This workshop explores the Reconstruction era in the United States and the construction of American identity.
Where do we see educational inequity in our schools today, and what are its historical underpinnings? Where do misunderstandings about achievement, intelligence, and fitness come from? What are the roots of intelligence testing and how do they impact us today? And, how do we as educators grapple with what this history means for our work in schools?
This workshop will introduce you to My Part of the Story, a FacingHistory resource that provides a fresh and engaging way to begin a course in United States history, literature, or civic life. This six-lesson unit arrives at a moment in American politics and society when it is more important than ever for all students—regardless of who they are or where they come from—to understand the value of their individual voices in the story of the United States.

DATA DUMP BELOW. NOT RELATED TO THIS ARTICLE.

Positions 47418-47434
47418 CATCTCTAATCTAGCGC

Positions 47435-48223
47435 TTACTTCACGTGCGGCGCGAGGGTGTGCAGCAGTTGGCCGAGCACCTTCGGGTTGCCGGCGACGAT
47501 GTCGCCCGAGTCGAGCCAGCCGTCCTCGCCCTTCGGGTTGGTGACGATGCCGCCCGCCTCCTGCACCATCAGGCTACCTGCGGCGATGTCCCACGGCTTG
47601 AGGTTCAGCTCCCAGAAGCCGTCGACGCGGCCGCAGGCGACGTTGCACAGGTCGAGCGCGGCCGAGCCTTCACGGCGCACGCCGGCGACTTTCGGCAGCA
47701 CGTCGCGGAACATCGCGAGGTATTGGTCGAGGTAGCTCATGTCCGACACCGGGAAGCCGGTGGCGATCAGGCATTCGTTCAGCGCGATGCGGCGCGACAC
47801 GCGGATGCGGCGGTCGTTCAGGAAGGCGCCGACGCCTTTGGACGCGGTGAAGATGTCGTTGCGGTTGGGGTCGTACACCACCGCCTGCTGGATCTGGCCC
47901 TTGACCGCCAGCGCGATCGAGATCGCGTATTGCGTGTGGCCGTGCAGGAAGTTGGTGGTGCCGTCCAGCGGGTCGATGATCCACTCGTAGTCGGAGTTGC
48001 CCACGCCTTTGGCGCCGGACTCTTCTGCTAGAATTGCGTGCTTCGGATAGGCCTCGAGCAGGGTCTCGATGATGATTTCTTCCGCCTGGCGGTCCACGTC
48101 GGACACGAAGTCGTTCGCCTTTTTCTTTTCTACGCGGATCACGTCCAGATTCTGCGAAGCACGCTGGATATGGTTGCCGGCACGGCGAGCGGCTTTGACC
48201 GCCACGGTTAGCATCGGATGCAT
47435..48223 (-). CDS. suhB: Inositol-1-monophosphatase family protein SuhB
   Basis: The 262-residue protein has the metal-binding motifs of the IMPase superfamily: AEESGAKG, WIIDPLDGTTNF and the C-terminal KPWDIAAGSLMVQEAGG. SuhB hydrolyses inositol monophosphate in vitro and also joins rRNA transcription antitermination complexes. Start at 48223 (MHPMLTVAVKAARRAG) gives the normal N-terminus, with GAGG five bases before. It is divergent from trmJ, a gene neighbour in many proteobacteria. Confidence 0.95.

This seminar will feature the fully revised, digital classroom resource, Holocaust and Human Behaviour. Participants will explore historical scholarship, and primary sources, as well as Elie Wiesel’s Night, poetry, and short stories.
This seminar introduces educators to Facing History's resource, Teaching Mockingbird, which incorporates civic education, ethical reflection, and historical context into a literary exploration of Harper Lee's beloved novel.
How do individuals and groups in a democracy organize to correct injustice? Join us for a four-day seminar that will use the Civil Rights Movement as a case study to consider this question and position you to help your students understand how change happens in a democratic society.
CTLE hours available for New York State teachers
This seminar explores the Reconstruction era in the United States and the construction of American identity.